UZH staff still wanted Zeise and Snapshot Wisconsin to be a part of the project, so they purchased and mailed a camera for Zeise to set up. After a small setback getting the UZH camera to film at appropriate times, Zeise’s next challenge was monitoring the camera’s battery pack with the extra demand filming had on battery life. “It just sucks up so much energy doing 30 second video every half hour during the day, and 15 second video at night,” said Zeise.
Most other Triggered by Motion trap sites were using solar packs to power the cameras. Zeise’s concern with this solution was how easy it would be for someone to walk off with the solar pack, especially being located on public lands. For most of the year, it was not difficult at the fishery area to change the rechargeable batteries that most Snapshot Wisconsin cameras use. With the rechargeable batteries, Zeise had to change them every three days.
Zeise’s main battery challenge would be in the north woods’ snowy and bitter winters; changing the rechargeable batteries every three days, or more frequently because of the cold, was not going to be efficient. He made the switch to lithium batteries, which meant changing batteries every two weeks. “Better than trudging through the snow!” Zeise joked.
Once the weather warmed back up, Zeise switched back to the rechargeable batteries. The system worked well for the year that Zeise collected data.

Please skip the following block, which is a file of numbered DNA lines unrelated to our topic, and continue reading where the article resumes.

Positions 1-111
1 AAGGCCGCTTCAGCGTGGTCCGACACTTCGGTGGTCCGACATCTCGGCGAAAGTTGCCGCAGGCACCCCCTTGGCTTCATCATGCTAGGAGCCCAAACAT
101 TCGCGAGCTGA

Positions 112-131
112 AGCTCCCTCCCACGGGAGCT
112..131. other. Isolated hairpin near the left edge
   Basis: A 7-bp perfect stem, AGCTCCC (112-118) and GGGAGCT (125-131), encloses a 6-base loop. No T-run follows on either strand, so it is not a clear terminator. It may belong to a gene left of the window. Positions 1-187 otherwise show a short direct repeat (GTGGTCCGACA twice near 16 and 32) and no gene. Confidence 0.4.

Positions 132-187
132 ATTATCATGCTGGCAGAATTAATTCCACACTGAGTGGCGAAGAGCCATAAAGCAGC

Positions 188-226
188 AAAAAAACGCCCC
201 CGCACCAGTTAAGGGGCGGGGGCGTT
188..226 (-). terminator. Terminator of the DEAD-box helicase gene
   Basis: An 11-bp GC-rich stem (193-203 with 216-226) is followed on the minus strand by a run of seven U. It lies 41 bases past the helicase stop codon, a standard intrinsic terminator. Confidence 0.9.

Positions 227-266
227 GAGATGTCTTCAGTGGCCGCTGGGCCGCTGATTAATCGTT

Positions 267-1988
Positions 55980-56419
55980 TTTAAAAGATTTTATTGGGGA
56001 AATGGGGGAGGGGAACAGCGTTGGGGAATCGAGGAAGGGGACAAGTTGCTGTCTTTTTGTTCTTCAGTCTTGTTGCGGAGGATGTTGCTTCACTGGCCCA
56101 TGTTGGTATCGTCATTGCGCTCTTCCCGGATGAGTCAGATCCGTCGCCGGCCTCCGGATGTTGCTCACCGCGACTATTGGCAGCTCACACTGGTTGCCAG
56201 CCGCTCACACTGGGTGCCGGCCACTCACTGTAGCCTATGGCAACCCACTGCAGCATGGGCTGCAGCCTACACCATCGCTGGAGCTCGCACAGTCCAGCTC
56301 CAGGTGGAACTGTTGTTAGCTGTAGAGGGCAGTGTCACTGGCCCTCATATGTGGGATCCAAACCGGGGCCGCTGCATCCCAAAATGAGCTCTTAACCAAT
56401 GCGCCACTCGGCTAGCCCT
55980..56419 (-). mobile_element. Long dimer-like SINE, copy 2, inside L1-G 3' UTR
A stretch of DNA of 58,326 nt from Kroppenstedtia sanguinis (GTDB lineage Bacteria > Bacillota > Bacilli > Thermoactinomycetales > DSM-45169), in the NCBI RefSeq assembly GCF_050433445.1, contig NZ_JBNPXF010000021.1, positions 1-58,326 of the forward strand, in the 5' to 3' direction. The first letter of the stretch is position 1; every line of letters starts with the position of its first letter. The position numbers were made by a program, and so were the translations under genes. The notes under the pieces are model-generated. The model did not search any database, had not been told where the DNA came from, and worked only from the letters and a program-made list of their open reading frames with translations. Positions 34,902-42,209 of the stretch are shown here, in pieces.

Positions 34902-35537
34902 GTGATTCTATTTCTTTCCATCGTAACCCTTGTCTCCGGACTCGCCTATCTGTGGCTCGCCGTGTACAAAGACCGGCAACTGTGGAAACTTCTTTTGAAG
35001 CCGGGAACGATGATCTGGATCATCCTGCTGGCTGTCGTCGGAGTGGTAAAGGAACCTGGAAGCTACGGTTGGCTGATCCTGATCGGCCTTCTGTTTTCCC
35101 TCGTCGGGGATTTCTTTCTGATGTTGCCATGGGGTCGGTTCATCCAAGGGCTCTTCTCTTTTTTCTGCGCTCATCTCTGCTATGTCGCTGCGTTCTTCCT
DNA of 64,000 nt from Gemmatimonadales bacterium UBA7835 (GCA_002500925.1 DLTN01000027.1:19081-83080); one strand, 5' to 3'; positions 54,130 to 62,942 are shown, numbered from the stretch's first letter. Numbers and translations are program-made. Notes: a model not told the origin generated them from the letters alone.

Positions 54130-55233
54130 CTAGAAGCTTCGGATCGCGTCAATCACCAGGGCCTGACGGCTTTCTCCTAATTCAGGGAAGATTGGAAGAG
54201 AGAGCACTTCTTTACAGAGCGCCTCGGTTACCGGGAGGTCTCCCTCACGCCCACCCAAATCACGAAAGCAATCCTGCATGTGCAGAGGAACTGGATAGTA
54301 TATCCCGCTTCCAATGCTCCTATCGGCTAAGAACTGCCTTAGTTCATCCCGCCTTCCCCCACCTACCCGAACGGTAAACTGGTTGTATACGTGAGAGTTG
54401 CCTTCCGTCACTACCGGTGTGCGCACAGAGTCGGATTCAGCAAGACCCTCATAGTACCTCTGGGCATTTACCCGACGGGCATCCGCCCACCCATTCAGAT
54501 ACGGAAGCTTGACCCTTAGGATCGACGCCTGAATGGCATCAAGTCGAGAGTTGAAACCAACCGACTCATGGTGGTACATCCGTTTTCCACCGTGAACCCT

Capturing the Best of Wisconsin Wildlife
Zeise’s decision to record at the fishery area was spot on. A large variety of species were seen in the video clips including bear, bobcat, foxes, deer, coyotes and more. Zeise also saw a few neat interactions between species, such as the apparent squabble between a ruffed grouse and a pileated woodpecker (see screen capture below). UZH would also occasionally ask Zeise to confirm what animal was captured. “One time they asked me, ‘what are those really blue colored birds?’, said Zeise. “They were blue jays! I guess they don’t have them over there [in Switzerland].”
What Zeise found most interesting about using video is being able to see how animals used the area. “I was really surprised by how much the deer relied on that area for browsing,” Zeise said. “I even asked Emily [at Snapshot] if there was a way to ID the plants that the deer were using. She recommended a plant ID app, and I was able to ID species such as black ash, bitternut hickory, and black walnut.”
Operating a different kind of camera also brought new findings. “I was kind of surprised with the video that the coyotes were not spooked by it. With some of the Snapshot Wisconsin cameras, they hear the click and just about jump out of their skin,” Zeise observed.
The UZH camera, a Bushnell Dual Core No-Glow, is designed to remain inconspicuous. “They call it a no-glow, but it’s really like a hard black plastic filter to help hide the infrared. The coyotes and foxes probably see it, but the deer may not,” said Zeise.